Born in country NSW, I celebrated my first birthday in the 1960s; but a few weeks later decided that I was bored with this decade and we moved into the decade of flares, big hair and the first TV that my family owned. Some of my earliest memories as a child are of watching reports of the Vietnam War and thinking ‘why are people so unkind.’ Our TV was a big box with a small black & white screen that only had one channel, Win TV, because we lived behind a hill that blocked the ABC signal. We also had a couple of radios – here we were luckier, because we had a whole two channels to listen to: the ABC station 2BA, and the local Bega commercial station, then known as 2BE. We only received two newspapers as well – the twice weekly Bega District News (which we generally only bought once a week – the Tuesday edition, because that was Mum’s weekly shopping trip when we ventured into the ‘big smoke’) and the Catholic Weekly.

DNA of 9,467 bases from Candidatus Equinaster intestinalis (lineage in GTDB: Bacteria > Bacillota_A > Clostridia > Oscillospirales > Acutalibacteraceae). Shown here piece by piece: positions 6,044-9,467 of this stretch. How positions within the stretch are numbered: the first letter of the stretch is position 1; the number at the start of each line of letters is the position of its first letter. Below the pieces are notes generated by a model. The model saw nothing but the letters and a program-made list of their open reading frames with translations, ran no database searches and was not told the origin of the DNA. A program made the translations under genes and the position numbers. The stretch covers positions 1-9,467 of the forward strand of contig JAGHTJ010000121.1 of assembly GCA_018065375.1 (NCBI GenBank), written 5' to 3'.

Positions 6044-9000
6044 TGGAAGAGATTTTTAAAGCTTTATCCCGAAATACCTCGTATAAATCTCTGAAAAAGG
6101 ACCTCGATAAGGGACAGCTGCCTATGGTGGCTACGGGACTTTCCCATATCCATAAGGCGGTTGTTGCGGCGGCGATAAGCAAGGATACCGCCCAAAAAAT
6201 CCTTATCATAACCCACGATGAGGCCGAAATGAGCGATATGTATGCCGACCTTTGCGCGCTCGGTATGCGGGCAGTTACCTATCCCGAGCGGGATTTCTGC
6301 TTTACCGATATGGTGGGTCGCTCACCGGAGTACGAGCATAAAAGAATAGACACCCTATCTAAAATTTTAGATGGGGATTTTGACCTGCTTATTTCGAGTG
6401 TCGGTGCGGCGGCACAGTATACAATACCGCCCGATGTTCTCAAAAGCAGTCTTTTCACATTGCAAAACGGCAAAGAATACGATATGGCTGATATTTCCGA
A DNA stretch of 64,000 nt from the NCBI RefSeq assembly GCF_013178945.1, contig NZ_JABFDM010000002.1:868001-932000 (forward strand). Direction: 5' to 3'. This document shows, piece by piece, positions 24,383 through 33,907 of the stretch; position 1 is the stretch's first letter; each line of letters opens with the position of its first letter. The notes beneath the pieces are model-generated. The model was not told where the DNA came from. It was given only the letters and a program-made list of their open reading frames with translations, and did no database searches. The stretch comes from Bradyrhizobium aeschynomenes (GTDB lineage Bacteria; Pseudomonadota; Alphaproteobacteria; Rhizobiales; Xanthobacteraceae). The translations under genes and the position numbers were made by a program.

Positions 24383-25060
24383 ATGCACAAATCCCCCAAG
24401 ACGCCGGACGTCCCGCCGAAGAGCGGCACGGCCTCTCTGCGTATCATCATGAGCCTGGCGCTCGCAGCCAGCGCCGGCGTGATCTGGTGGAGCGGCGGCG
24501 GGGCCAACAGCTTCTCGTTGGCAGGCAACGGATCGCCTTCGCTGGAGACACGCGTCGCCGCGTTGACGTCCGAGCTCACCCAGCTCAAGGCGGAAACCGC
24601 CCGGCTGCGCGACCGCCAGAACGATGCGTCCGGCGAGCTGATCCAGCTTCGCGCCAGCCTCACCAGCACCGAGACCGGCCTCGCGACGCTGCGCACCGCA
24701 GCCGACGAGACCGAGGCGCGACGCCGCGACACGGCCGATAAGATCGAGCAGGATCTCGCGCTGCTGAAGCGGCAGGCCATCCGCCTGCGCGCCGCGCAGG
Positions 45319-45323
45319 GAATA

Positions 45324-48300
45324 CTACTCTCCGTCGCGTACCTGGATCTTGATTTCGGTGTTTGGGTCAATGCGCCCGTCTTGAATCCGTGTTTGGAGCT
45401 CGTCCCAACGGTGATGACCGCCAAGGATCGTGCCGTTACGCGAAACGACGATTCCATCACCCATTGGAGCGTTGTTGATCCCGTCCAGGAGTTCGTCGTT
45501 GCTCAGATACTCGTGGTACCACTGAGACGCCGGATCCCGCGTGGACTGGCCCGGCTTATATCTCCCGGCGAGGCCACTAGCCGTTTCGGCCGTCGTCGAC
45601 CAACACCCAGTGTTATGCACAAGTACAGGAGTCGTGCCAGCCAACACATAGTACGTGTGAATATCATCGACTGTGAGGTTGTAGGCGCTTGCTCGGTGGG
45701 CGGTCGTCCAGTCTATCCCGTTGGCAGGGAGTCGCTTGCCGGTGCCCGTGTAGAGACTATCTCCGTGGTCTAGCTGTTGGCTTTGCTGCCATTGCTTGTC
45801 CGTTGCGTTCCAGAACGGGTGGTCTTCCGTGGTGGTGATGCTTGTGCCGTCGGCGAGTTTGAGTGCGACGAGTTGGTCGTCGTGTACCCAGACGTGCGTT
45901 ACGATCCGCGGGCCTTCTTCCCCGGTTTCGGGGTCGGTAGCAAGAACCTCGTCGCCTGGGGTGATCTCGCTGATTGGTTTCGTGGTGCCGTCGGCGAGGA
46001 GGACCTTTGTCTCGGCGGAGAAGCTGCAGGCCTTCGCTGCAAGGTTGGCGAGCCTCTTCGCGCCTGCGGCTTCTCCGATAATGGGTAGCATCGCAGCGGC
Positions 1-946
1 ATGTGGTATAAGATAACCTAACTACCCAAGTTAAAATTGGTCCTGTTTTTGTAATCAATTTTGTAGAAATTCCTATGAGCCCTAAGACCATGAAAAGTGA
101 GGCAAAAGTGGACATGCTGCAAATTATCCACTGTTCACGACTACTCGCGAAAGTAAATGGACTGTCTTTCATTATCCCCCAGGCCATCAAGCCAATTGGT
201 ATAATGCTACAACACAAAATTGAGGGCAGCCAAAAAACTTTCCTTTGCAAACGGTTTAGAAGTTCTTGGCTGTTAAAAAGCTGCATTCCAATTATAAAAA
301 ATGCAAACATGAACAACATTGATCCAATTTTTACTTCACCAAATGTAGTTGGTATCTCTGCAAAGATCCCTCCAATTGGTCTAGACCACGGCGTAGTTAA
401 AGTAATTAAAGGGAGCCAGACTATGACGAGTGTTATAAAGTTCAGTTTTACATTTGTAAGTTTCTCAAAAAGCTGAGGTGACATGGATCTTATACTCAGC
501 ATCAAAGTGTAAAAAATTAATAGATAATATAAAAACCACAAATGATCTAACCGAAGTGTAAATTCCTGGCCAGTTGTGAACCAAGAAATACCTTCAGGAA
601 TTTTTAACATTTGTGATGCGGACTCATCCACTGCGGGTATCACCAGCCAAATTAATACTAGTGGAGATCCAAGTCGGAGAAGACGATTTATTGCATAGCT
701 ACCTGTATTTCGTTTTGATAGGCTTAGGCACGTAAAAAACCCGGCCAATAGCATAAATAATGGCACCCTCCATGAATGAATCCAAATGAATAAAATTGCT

This was still the era of centralised media production and distribution. News content for our family came from these few defined channels. Broader information came from books that we bought or borrowed from the school library. If you wanted to find out information for a school project, you read articles in the World Book Encyclopaedia, or if you wanted to seem especially brainy, you looked up the Encyclopaedia Brittanica. Eventually my family were able to purchase our own set of Encyclopaedias, when a door-to-door salesman convinced us to purchase a set of Funk and Wagnells – which as kids we like to quote from because it was as close as we were allowed to say something that sounded rude.